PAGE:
But beyond the sex and drug references, how much has changed in the 26 years since the movie came out -- let alone the 36 or so since the stage version? And perhaps more importantly, how much has not?
The hippies in Milos Forman's masterful adaptation are beautifully decked out in multicolored plummage. The men's long hair isn't ratty or tangled, and thus not "natural" at all. It's fluffy and feathery, more 70s than 60s, I suppose. They have no visible means of support, perhaps having more in common with today's homeless -- except for the clothes and hairdos. But I'd forgotten the ironic ending.
If you don't want the end to be given away, don't read the next paragraph or two. But I figure it's an old enough movie I'm safe.
Berger (Treat Williams), the lead flower child, partly on a lark and partly I think out of a sense of nobility or loyalty to his friend Claude (John Savage), frees Claude from boot camp for one afternoon so he can meet up with Sheila (Beverly D'Angelo) and the rest of the gang -- frees him by taking his place in the barracks. Berger cuts his hair, dons Claude's uniform, and attempts to fill in. His timing is unfortunate, though, because in that brief interval the entire unit is shipped out to Vietnam, and certain death. We see the young men in uniform, in perfectly straight lines, marching into a military airplane, filing into a vast darkness that represents death. As the movie fades to peace marches, people singing "Let the Sunshine in," we get a quick glimpse of the hippie gang without him -- 3 couples, a small boy and a baby now -- looking at Berger's grave. My 9-year-old daughter, already in tears because Berger, the coolest hippie, has to go off to war when he doesn't want to, suddenly finds it unbearable. "Oh God. They had to show that! I was hoping, you know, they'd show him coming back OK from war. But not that!"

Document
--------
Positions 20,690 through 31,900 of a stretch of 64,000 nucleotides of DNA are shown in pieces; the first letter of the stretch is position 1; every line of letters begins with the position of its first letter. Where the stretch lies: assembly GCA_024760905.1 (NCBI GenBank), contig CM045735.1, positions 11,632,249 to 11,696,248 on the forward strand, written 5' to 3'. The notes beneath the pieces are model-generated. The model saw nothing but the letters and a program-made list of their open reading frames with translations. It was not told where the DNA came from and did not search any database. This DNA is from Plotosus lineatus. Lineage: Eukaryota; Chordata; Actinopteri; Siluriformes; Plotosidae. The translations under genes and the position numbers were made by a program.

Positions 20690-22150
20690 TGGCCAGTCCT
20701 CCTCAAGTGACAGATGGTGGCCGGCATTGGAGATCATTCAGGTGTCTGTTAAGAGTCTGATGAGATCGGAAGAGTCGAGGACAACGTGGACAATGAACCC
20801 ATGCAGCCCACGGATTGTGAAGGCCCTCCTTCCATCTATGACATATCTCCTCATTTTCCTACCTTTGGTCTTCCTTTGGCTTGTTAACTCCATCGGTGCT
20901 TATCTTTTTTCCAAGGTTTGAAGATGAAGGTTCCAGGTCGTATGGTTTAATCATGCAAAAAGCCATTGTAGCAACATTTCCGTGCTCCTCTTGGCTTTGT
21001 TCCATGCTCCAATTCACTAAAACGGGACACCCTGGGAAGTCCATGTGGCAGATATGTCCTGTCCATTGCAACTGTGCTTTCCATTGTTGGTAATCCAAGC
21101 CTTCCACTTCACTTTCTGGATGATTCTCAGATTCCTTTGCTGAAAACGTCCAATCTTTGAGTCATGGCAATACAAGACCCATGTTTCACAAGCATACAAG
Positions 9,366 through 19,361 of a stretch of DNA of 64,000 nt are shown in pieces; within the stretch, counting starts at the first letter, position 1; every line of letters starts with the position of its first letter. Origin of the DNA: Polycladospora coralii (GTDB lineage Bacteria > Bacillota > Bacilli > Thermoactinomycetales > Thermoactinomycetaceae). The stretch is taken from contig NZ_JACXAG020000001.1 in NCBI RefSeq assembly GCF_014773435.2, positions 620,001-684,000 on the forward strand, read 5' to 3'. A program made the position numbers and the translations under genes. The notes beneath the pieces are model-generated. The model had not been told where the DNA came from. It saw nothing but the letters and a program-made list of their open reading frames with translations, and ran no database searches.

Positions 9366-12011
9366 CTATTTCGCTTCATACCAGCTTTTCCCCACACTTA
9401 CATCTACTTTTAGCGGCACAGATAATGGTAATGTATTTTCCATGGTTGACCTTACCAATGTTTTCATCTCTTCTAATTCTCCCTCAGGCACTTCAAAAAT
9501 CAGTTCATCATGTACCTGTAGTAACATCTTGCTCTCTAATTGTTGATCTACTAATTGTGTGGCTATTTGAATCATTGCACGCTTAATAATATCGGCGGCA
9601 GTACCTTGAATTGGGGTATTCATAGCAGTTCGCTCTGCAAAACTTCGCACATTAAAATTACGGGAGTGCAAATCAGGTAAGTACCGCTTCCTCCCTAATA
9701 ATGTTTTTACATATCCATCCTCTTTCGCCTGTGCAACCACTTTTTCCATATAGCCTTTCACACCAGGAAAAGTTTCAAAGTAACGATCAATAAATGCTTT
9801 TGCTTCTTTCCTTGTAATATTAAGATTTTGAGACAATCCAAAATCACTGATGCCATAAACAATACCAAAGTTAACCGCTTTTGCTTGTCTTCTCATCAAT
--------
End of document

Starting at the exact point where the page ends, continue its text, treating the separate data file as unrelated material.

In fairness, I have to wrestle with my own knee-jerk desire for my daughter to never cry or suffer at all. It is a sad scene, and her tears are appropriate. I know that. I know sorrow is a valid emotion she must learn to live with. And I must learn to live with her living with it. After she cried a while and we got the kids to bed, I started thinking: Did Berger have to die? Did he have to atone for his sins -- drug use, car stealing, and generally disrupting civilized life? All done with great charm, granted. Nevertheless, would you really want someone like him and his buddies invading your private party, say, and dancing on the furniture? Did he somehow deserve to die? If so, is the film version of "Hair" more of an old-fashioned morality play than its creators had intended?